Date of Award
Doctor of Philosophy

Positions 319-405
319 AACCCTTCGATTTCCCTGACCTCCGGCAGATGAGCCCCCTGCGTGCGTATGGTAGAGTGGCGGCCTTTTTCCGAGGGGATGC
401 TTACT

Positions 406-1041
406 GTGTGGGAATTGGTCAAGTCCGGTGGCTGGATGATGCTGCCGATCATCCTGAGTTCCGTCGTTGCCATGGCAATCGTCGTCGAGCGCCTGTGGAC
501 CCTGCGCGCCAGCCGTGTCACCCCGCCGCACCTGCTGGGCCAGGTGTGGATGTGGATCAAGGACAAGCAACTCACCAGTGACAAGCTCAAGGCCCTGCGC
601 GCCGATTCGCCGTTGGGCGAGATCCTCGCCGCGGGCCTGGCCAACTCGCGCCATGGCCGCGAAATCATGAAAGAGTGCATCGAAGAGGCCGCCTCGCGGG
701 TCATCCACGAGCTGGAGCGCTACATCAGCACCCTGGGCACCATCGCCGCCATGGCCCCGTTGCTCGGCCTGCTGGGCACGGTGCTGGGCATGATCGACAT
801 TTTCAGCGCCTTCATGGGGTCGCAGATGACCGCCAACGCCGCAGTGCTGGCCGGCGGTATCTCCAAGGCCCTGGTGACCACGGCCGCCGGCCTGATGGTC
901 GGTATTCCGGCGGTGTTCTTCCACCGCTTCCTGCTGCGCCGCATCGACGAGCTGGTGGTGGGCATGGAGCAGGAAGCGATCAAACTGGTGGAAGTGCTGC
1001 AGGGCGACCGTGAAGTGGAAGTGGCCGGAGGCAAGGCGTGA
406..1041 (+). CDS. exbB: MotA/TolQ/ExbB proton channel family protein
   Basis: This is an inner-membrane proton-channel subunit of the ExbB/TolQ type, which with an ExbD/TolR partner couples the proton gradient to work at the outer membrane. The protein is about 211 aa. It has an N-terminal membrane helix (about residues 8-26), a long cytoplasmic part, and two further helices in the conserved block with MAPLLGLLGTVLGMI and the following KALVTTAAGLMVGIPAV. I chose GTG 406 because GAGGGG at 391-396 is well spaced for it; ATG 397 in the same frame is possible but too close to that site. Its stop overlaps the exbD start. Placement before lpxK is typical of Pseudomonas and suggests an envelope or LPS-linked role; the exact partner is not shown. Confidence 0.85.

Situated within the historiography of transnational child adoption, this dissertation explores the history of transnational child adoption from Vietnam by Americans in the Vietnam War. This story of Vietnamese adoption begins with comparing and contrasting representations of American and Vietnamese parenthood during the War. While American servicemen and women were highly praised for their humanitarianism in Vietnam and portrayed as good mothers and fathers to Vietnamese children, Vietnamese women were depicted as prostitutes, bar girls, and potential enemies in American public memory. This dissertation argues that the sexualized representation of Vietnamese women and the focus on American humanitarianism provided justifications for the transnational adoption of Vietnamese children but concealed the violence of the War that led to the displacement of Vietnamese children in the very beginning. It also shows how racial and religious relations in the U.S. complicated the picture of Vietnamese adoption. African American civil rights movement at home motivated black social workers to fight for the rights of black families to adopt black children domestically and transnationally. Meanwhile, American adoptive parents were subject to the scrutiny of Catholic orphanage directors in Vietnam and American social workers who tried to uphold religious matching in adoption. Finally, this dissertation ends with exploring controversies around Operation Babylift, a US government-sponsored evacuation of Vietnamese “orphans” to the US. Labeled as a humanitarian operation, the Babylift invoked criticism over its morality as more than 130 children were killed by an airplane crash and hundreds of children ended up being illegally brought to the US for adoption.
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